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Slavko Janevski: Чудотворци (Miracle Workers)
Janevski’s novel, set primarily in the eighteenth century, is divided into three parts. The first part is called Characters before the event. In this section, Janevski introduces us to his main characters. But this is no conventional realist exposition. Though the characters live in the Macedonian village of Kukulino, a small village where most people are farmers and most Christians, despite the recent takeover by the Turks, and though most of them are apparently quite ordinary, in fact many of them are touched by some magic, sometimes positive, often negative. We start with Eremija Sidor. As a young man, he had fought with the rebel Karpoš against the Turks. When Karpoš was captured and brutally killed by the Turks, it was Eremija who had sung in praise of him beneath his hanging body. The Turks determined to capture the singer but failed to do so. As a result Eremija was made a village elder and had remained so till the start of this story. He had made the mistake of lying down in the forest and the herb kopiden, also known as the devil’s herb, has grown as he lay there. When this happens, the person lying on it loses his memory and this, indeed, is what happened to Eremija. He became slow-witted and his neighbours were able to take advantage of him. His eldest son, Zafir the Owl, also was somewhat insane. When a child he had found a giant egg. As a result of touching it, he could no longer feel pain but was unable to find the egg again. He became disconnected, doing the minimum of work on the farm, and spent much of his time wandering around, often Filip’s away from home. His wife, Neva, and his brother, Filip the Twin (his twin brother had died at birth) did all the work.
Filip the Twin had some magical powers and managed to save the village when it caught fire. Neva had fiery eyes which frightened Zafir and others. A beetle used to hover around her face and this made children sick. With Zafir often absent, she has an affair with Filip and this continues, despite Filip’s subsequent marriage. Filip will marry Anise, the daughter of the priest Angelarij. Before becoming a priest, he had travelled around Asia Minor. He was obsessed with the letter A. He called himself Ashurbanipal, christened all the children born in his parish with strange names beginning with the letter A and even builds a monument made up of the letter A. Anise is also a miracle worker. She cures a young child and then, a year later, a young bride. She will continue to make minor cures. Vir is an ageless man. He had come some one or two hundred years ago from some nowhere, maybe the land of Prester John or somewhere else. He does not remember. He does know that he found himself on a spit of land between two seas, with two ships shooting fire balls at one another. This prefigures the Battle of Crete of 1669. He later makes his way to Kukulino, where he will not speak till his death, when he says Maybe we will return one day.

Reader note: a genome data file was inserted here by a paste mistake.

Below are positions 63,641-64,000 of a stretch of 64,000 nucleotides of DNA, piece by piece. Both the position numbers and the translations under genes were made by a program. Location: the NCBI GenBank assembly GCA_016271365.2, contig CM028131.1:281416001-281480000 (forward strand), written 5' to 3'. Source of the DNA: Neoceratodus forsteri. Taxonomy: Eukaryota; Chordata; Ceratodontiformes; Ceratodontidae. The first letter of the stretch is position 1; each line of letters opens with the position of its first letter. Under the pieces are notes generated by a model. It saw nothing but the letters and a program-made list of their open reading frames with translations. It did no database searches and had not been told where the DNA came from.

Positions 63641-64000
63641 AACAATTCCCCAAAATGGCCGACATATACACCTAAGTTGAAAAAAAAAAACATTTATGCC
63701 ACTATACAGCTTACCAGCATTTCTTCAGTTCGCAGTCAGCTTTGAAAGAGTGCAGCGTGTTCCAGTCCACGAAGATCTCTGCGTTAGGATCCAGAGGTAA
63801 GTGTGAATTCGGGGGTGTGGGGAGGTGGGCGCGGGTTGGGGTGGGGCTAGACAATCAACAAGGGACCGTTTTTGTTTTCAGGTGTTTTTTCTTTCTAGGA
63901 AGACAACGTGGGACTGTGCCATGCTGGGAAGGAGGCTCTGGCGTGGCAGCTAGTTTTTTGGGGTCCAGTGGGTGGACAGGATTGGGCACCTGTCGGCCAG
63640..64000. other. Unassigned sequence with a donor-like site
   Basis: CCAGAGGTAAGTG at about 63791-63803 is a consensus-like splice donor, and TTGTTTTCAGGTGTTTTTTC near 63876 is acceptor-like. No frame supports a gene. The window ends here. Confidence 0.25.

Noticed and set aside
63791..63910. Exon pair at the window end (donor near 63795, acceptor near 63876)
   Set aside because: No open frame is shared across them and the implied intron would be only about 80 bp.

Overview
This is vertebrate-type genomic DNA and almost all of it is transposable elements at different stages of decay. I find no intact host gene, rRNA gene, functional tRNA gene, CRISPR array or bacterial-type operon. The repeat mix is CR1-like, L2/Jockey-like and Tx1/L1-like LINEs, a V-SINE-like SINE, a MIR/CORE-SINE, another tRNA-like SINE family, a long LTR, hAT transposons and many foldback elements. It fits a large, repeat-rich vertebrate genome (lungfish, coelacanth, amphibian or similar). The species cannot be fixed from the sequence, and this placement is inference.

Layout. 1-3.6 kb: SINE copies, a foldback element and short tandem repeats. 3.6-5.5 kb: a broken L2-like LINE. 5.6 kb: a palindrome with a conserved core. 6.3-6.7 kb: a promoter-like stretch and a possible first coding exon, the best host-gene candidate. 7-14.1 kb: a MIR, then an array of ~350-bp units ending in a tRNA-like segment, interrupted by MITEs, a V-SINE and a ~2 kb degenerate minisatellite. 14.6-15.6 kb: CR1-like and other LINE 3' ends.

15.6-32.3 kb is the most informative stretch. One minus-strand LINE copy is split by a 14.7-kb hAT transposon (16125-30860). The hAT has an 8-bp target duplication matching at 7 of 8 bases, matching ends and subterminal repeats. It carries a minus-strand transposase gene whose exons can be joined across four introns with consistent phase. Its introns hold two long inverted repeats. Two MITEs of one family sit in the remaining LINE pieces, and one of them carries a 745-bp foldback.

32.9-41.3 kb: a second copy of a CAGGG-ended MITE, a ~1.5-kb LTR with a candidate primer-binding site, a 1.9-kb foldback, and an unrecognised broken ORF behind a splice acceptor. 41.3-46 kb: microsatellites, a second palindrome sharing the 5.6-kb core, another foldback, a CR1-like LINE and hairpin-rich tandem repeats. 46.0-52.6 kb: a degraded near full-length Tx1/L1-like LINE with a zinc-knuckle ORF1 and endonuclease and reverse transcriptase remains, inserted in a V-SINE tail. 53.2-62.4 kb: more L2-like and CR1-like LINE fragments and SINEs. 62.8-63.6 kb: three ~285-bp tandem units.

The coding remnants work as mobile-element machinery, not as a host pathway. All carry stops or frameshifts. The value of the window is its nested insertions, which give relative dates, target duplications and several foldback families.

After the introduction of his characters, Janevski moves to a chapter called Events before the end, set in 1719. In earlier times, Rasko Durgut had tried to bring the people back to God, after the Turkish invasion. One day, he disappeared. He was found dead five months later, his body perfectly preserved in a cave. It remained preserved for the week prior to his burial. His grandson was called Bane and he became a bandit, attacking Turkish villages. He had once been engaged to Neva and now returns to the village to reclaim her. His old house is now occupied by Vir but he moves in with him. It is he who bring Filip and Anise together but his main action is to take over the thieves’ market, claiming it once belonged to his family. He is challenged by a Turk, a former wrestler, Daut Abdush, who claims he was granted it by the sultan. Bane beats him off but Daut puts together an army of brigands, bribed, in some cases, Muslim faithful in others and attacks the village. Some people manage to flee in advance. Others are killed. A group of men, led by Bane and including Filip, Vir, Zafir and others flee and form a rebel group. The authorities tell the villagers that they should convert to Islam to avoid further attacks and promise to reduce their taxes to encourage them. When they do not convert, Daut plans a further attack but this time the rebels are ready and repulse the attack and kill Daut and other attackers. They are now complete outlaws.
The final chapter is called The End Before Oblivion and recounts, year by year, subsequent events in the village, up to the last miracle worker, Miron, son of Filip and Neva. The village is hit by bad times – people get ill and die, there is a plague of locusts, famine, abduction of villagers to serve in the army and the gradual death of the rebels, often violently, when they are caught by the army or others. There are also miracles – a strange light, a woman who flies and a man hatching from an egg. There are also some good times – good harvests, children born – but the village is cursed and the memories will soon disappear.
Janevski tells a beautiful story, full of magic and myth and legend. This is an ordinary village but it is also an extraordinary village, visited by strange people and strange phenomena but also caught up in history, specifically the Ottoman Empire. For Janevski a people must thrive on its myths and legends and must remember them for, without them, it loses its soul. He is trying to give Macedonia back its soul.
First published by Makedonska Kniga in 1989
First English translation by Detska Radost in 1997
Translated by Zoran Ančevski and David Bowen